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books and literature

Literature

Frankenstein Shelley Junji Ito

Review: Junji Ito’s Frankenstein

Frankenstein written by Junji Ito |Translated by Jocelyne Allen When it comes to adaptation, book-lovers often feel divided. Some welcome film adaptations; others don’t see the point. Some spend hours debating which is better. I am of the opinion that a book and a film are too far apart to be compared clearly and fairly. But graphic adaptations exist in the gap...

Apple and Knife Novel Indonesian Literature

Review: Apple and Knife by Intan Paramaditha

Written by: Intan Paramaditha | Translated by Stephen J Epstein Most of us know that every country and culture has its folk tales and fairy tales, and most of us know that these often horrific tales of punishment, death, revenge, and tragedy have been muted and twisted into happy stories by Disney, and in Japan’s recent children’s anime Yokai Watch. But how can we...

Review: The New Silk Roads by Peter Frankopan

‘All roads used to lead to Rome. Today, they lead to Beijing.’ The subject of history is one that concerns politics, economics, and philosophy. Lessons from the past teach us how to proceed into the future. And yet, for so long, books on history have been simply that. Recently, however, a trend has emerged amongst historians: experts in world events of the past have...

Review: The Underground Village by Kang Kyeong-ae

Written by Kang Kyeong-ae | Translated by Anton Hur Even if The Underground Village were to be underwhelming, it is worth attention for being perhaps the only collection of stories to come out of Japanese-occupied Manchuria (written by a lower-class female Korean communist born in what is now North Korea) that you’ll ever read. Fortunately, thanks in no small part to...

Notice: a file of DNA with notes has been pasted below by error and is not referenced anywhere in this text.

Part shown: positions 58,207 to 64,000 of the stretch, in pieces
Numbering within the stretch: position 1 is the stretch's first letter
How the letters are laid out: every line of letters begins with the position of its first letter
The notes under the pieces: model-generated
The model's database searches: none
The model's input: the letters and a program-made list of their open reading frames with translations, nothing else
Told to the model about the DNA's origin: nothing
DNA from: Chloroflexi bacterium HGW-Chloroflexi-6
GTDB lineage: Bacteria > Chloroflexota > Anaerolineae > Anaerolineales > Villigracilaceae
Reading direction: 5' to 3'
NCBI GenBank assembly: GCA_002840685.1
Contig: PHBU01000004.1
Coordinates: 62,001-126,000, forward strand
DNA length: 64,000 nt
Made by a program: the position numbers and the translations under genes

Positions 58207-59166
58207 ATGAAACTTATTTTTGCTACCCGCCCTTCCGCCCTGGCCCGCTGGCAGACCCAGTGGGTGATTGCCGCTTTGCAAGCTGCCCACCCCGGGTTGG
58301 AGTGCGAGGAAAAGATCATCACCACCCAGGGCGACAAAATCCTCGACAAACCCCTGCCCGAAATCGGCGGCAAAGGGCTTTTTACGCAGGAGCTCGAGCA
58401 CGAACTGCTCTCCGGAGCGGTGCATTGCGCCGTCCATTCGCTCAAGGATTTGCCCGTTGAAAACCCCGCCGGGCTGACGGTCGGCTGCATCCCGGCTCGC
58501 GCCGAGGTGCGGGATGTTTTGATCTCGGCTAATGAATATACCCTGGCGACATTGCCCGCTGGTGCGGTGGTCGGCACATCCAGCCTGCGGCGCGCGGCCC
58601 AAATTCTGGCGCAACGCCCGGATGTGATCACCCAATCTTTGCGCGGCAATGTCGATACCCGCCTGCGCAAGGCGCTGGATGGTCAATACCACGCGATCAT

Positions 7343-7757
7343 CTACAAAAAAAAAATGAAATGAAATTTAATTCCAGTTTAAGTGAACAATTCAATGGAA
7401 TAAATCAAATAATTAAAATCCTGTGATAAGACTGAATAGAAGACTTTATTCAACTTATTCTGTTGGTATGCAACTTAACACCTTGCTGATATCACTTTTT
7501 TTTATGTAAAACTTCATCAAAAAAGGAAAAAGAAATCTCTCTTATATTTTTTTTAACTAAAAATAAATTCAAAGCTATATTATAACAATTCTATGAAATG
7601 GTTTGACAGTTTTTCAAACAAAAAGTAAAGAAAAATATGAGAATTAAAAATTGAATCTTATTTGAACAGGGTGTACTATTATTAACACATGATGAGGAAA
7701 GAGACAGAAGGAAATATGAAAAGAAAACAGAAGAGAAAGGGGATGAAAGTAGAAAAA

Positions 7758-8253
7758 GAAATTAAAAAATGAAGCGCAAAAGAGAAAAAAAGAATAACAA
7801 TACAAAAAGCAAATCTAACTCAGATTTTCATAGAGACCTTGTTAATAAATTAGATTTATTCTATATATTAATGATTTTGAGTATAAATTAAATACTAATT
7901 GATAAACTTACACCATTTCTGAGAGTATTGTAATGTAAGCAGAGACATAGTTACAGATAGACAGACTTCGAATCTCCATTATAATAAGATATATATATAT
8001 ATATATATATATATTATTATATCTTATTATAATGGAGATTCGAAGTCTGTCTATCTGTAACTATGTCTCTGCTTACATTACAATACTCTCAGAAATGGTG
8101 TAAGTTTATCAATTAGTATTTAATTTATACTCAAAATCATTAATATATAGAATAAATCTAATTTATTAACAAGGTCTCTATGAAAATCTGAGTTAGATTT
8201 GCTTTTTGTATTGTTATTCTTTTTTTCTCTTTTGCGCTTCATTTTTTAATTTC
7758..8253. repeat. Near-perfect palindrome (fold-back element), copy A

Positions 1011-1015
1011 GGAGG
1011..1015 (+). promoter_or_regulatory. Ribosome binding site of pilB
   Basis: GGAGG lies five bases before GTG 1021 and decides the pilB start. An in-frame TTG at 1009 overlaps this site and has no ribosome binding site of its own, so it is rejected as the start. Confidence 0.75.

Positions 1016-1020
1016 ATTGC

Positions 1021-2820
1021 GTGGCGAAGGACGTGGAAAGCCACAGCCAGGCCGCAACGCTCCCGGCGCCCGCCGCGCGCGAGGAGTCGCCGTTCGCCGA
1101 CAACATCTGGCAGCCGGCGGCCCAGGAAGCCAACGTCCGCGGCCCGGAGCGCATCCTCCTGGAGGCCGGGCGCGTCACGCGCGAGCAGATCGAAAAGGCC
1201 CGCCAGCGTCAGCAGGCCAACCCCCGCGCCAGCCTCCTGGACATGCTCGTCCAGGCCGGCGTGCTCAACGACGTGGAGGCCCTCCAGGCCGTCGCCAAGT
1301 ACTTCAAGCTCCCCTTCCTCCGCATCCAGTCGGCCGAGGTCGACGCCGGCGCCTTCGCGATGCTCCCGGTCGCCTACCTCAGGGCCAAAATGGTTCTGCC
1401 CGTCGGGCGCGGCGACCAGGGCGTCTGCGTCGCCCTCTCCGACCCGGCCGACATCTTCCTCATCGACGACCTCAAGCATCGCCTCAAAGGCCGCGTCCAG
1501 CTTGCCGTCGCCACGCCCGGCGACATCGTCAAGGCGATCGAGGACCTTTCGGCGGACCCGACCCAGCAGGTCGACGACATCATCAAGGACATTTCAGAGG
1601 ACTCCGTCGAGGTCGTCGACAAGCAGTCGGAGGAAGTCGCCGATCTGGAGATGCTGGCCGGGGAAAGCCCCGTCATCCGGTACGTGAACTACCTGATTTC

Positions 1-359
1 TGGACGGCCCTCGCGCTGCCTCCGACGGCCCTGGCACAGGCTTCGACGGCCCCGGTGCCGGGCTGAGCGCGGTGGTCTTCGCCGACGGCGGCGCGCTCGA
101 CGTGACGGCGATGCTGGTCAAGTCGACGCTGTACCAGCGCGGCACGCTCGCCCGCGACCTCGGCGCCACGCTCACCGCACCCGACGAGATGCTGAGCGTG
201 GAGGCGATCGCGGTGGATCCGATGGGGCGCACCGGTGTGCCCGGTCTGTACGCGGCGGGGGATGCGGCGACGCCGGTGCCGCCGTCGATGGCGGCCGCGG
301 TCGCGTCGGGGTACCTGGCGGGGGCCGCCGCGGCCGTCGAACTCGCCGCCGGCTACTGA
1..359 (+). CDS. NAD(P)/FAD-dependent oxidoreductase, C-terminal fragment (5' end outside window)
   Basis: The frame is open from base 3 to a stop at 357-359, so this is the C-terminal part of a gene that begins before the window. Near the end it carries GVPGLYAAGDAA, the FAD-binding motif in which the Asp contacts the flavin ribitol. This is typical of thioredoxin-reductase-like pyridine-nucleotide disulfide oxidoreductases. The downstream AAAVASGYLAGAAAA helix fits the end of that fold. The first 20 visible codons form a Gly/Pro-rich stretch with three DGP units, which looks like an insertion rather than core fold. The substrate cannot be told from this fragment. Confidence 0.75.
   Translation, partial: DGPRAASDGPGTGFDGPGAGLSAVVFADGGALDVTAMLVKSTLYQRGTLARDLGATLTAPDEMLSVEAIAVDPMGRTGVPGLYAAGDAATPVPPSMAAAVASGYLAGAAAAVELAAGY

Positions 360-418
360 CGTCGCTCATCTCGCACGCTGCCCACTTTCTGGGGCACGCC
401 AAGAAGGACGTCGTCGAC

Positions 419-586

hwang sok yong at dusk

Review: At Dusk by Hwang Sok-yong

Written by Hwang Sok-yong | Translated by: Sora Kim-Russell Have you ever listened to Big Yellow Taxi? I like the Counting Crows version. Hwang Sok-yong is arguably Korea’s most prestigious and well-respected living author; his most recently translated works – Familiar Things and Princess Bari – have garnered themselves heaps of praise across the English-speaking...

Review: City of Ash and Red by Hye-Young Pyun

Written by: Hye-Young Pyun | Translated by: Sora Kim-Russell Millennials are often accused of destroying a lot of things, but they have also been attributed to the resurgence of so much lost art, such as vinyl records and pixel-art video games. In literature, one of the greatest writers to receive a second life is Franz Kafka. More and more frequently we are seeing...

Japan Lonesome bodybuilder

Review: The Lonesome Bodybuilder (Picnic in the Storm)

Written by Yukiko Motoya | Translated by Asa Yoneda ‘Tomoko had married him of her own free will. Some of her friends had advised her to reconsider, but most people didn’t even seem to notice that he was straw.’ Two months ago I had already decided on my favourite novel, and novelist, of 2018: Convenience Store Woman and its author Sayaka Murata. I loved this book...